An Innovation Program can be a complex, orchestrated series of actions and behaviors around posted ideas, in response to a corporate-approved Challenge Question. By contrast, an Innovation Event, such as a Team Tap, can be a simple, spontaneous outreach amongst one's peers to solve an immediate problem. The following Best Practices illustrate numerous opportunities for Collaborative Discovery and Collective Decision Making in an Innovation Management Solution.
Managing Your Innovation Program
Crowdsourcing Program Advocacy: Educate your colleagues and potential challenge sponsors on what crowdsourced innovation is: engaging the people who know your business best—your employees, your suppliers, your partners, and your customers—to collaborate, generate and prioritize new ideas. Secondly, let them know how it can be used, for example, leveraging the power of the crowd or identifying challenge opportunities. Lastly, inform them how to run different types of Innovation Events, i.e., a time-bound vs. Always On challenge, Hackathon, Internal vs. External Challenge, Team Tap.
How to run a Successful Challenge: Running challenges in a continuous cycle is a highly effective way to align individual motivation with organizational goals. Before the challenge begins, identify key goals and obstacles. Formulate the right Challenge Question to pose to your crowd. Select the best Challenge Owners for their roles. Launch the challenge and energize participants. Give participants feedback and conduct transparent idea evaluation. Follow up with challenge results and celebrate wins. Note Lessons Learned for the next challenge.
Build the Right Team for your Innovation Program: It’s crucial to build the right team in order to maximize the effectiveness of the Innovation Program's effort. Clear roles and responsibilities are necessary in order to succeed. Participants, roles, and responsibilities will change over time, particularly as goals are met and new problems and opportunities emerge, but it’s critical that assignments are clear and understood at launch.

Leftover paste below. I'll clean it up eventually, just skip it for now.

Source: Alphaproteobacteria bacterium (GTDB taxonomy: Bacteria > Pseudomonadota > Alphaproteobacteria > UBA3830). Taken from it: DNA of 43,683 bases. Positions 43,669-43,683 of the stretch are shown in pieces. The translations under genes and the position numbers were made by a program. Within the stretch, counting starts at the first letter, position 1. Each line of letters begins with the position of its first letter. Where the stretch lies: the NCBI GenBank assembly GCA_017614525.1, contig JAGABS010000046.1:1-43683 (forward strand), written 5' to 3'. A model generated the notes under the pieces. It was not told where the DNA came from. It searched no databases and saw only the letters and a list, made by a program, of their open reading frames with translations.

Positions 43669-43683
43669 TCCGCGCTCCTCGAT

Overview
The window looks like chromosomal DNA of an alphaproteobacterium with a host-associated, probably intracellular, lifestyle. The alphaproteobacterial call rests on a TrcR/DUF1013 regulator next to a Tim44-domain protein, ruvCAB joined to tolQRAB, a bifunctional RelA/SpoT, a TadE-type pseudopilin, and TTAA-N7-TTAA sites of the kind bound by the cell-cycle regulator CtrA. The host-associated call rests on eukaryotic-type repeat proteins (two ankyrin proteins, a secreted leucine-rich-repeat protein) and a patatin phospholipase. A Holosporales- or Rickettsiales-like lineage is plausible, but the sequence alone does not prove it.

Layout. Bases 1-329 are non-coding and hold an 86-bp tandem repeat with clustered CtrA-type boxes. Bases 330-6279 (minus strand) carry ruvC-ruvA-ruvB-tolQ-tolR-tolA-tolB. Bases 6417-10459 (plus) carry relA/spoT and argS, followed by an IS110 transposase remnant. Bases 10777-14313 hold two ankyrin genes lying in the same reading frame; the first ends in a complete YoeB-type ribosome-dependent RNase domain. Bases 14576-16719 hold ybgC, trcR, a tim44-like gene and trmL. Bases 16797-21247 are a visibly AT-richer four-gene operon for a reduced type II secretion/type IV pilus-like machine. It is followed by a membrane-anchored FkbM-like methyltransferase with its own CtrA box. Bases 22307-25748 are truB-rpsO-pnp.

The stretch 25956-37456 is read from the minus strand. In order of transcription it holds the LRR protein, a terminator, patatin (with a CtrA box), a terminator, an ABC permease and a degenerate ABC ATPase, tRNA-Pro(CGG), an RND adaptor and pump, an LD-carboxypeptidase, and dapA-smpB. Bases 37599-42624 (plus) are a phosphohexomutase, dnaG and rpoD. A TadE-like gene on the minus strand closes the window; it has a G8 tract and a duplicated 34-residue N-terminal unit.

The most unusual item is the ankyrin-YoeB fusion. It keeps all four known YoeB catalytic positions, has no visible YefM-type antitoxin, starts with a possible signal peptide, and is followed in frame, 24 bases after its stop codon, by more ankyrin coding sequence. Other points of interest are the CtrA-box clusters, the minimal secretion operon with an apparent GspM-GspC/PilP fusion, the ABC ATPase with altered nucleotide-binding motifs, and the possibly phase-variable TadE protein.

Best Practices for Idea Evaluation: Consider the evaluation criteria before you begin reviewing ideas, to determine which Ideas show the most promise and which can be easily put to the side. Determine what characteristics an idea must have in order to move forward to the next stage. Use built-in metrics like star votes, views, comments, or time of last activity to determine which Ideas are in most need of response, which ones are potential winners, and which can easily be taken out of the mix. Be as specific as possible about what you’re looking for when starting a challenge. Establish a strong context and use the challenge description in IdeaPlace Email Notifications to state what your goals are and what factors you’ll need to evaluate Ideas.
Develop Products more Effectively: If there’s one thing Product Teams are not lacking for, it's a constant flow of ideas about how their product should evolve to meet the needs of different constituents. However, without a systematic process, teams can struggle to ensure they're focusing scarce resources on the most impactful validated enhancements that customers and potential customers desire. Empower Product Teams to build better products by managing the flow of product ideas with IdeaPlace.
Long Term Success
- Promoting your Innovation Program: Internal marketing is a powerful tool that can be used to inspire employees and motivate them to become innovators. Introduce IdeaPlace to Your Community. A town hall meeting is a key event for communicating your corporate strategy and innovation goals to your entire community and explain how IdeaPlace is part of realizing that vision. Branding your Innovation Program makes it easier for you to talk about the program and rally participants. IdeaPlace Email Notifications are an internal marketing tool built directly into IdeaPlace that can be used to introduce initiatives, kick off Challenges, motivate participation, and celebrate wins.
- Driving Participation with your Innovation Program: By providing frequent and continuous feedback, maintaining transparency, recognizing contributions, and sustaining long-term engagement with rewards and incentives, you motivate employees to keep contributing and remain active participants in your Innovation Program.
- Leadership in Innovation - Moderators: The Moderator is responsible for managing the day-to-day activity of the Innovation Program, and directing ideas through different stages of evaluation to turn potentially useful ideas into action. Through a four step approach—Discover, Discuss, Evaluate, and Decide—you can better understand how to use IdeaPlace features to motivate participation, drive sustained engagement in your innovation program, and identify and act on the best ideas.
- The Power of No in an Innovation Program: Declining ideas is a necessary part of an Innovation Program, and when done transparently, can provide the fuel for ongoing engagement with the program. If that “no” comes with a thoughtful reasoning as to why the idea won’t be presently acted upon and realized—usually citing a constraint—nine times out of ten the person will accept the outcome. People understand constraints. What they want is a conversation. To be listened to. Often “nos” in an innovation program represent the fitness of the idea to the current environment. As that environment changes, that “no” can easily turn into a “yes.”